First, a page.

Romney harks back to hero Reagan's 'evil empire'

Mon, Nov 5, 2012, 00:00

It has become fashionable to suggest there is little difference between Barack Obama and Mitt Romney over the main international challenges facing the US and its allies, and that few real changes in American foreign policy will occur should the Republican win. Such assessments are dangerously shortsighted.

Romney’s approach is underpinned by delusional nostalgia for the 1980s, a harking back to the cold war era when the US believed it led the world in facing down the “evil empire” (Soviet Union), when entire continents were divided into tame client nations and rogue states, and when western values were promoted as a nonpareil paradigm.

Like most conservative Republicans, Romney’s number one hero is Ronald Reagan, president from 1981-1989.

Evidently relishing the role of Reagan retread, Romney has been busily colouring in the world map to the simplistic, neo-imperial design favoured by his late mentor.

Hence Vladimir Putin’s Russia is resurrected as a prime foe. “Russia is a destabilising force on the world stage. It needs to be tempered,” Romney says.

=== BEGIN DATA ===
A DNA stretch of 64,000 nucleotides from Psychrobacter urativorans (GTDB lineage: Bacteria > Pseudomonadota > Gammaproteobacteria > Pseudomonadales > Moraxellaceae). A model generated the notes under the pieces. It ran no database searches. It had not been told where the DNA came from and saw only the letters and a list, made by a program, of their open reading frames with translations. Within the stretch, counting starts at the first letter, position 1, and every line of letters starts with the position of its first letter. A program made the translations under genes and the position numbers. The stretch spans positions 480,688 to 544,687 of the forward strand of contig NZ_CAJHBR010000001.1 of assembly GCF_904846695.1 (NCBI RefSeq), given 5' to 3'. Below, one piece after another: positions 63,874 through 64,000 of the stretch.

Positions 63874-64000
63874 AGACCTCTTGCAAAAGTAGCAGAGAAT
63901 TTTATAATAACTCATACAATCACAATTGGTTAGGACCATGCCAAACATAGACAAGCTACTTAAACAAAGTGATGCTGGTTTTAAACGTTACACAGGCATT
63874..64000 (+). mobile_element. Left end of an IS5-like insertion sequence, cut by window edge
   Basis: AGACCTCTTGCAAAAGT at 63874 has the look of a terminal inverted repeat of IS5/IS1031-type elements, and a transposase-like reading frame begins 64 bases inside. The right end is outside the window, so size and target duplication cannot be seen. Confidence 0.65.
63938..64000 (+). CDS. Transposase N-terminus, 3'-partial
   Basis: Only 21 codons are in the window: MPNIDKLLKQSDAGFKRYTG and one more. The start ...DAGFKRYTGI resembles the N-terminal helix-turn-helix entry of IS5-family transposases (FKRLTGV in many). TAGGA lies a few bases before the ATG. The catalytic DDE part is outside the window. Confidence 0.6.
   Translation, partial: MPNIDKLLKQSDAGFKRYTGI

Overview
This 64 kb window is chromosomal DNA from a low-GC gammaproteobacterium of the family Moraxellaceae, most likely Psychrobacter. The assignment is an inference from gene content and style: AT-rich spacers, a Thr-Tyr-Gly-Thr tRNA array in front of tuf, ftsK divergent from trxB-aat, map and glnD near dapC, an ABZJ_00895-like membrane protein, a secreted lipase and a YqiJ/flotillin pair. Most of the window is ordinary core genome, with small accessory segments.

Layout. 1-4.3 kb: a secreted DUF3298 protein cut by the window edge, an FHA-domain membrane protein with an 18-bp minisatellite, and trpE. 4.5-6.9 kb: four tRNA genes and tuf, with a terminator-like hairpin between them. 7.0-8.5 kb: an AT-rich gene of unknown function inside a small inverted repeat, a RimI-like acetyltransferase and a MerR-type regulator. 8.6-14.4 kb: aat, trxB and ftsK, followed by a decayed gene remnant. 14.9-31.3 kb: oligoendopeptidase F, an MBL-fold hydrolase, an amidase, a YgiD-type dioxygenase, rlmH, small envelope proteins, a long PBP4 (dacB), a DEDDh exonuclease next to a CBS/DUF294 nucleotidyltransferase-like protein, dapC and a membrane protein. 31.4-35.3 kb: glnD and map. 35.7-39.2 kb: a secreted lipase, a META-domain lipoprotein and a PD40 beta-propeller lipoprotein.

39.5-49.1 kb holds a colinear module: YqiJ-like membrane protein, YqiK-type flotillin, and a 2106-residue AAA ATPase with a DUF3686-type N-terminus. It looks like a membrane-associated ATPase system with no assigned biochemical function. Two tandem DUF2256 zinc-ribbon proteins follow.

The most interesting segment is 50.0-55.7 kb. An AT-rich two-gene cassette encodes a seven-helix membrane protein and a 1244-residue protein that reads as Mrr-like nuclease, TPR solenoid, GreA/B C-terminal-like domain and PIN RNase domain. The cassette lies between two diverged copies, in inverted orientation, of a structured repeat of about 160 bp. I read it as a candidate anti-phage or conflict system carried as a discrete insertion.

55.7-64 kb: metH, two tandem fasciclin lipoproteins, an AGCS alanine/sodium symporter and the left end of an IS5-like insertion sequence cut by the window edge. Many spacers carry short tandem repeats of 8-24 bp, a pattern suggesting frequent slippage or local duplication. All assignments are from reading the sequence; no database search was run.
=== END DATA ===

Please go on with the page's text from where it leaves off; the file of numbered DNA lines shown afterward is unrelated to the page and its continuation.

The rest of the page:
Despite recent attempts at moderation, the Romney doctrine also posits confrontation over co-operation with China, a communist rival whose economy will outgrow the US by the end of the decade. It is thus a fitting heir to the “evil empire”. Tariff wars over Chinese imports may be just the start.

Romney appears to see the western Pacific as a whole new cold war-style conflict zone. He promises a tougher line on Iran’s nuclear activities. He says he will arm Syria’s rebels.

He threatens a virtual blockade of North Korea, vows to avenge war crimes allegedly of Sudan’s leadership and warns the Palestinians that any attempt to assert their statehood without Israel’s agreement will bring heavy penalties.

This will be underwritten by a big expansion of defence spending, again echoing Reagan’s 1980s. To achieve this end and ignoring record federal debt, Romney plans to add $2 trillion over the next decade to the Pentagon’s already enormous $711 billion annual budget.

Obama is pledging a prolongation of his pragmatic-aspirational foreign policy that characterised his first term and disappointed many supporters – tight focus on the Afghanistan-Pakistan withdrawal, action against al-Qaeda, careful management of the Arab spring and Iran dossiers, new emphasis on Asia and denuclearisation. – (Guardian service)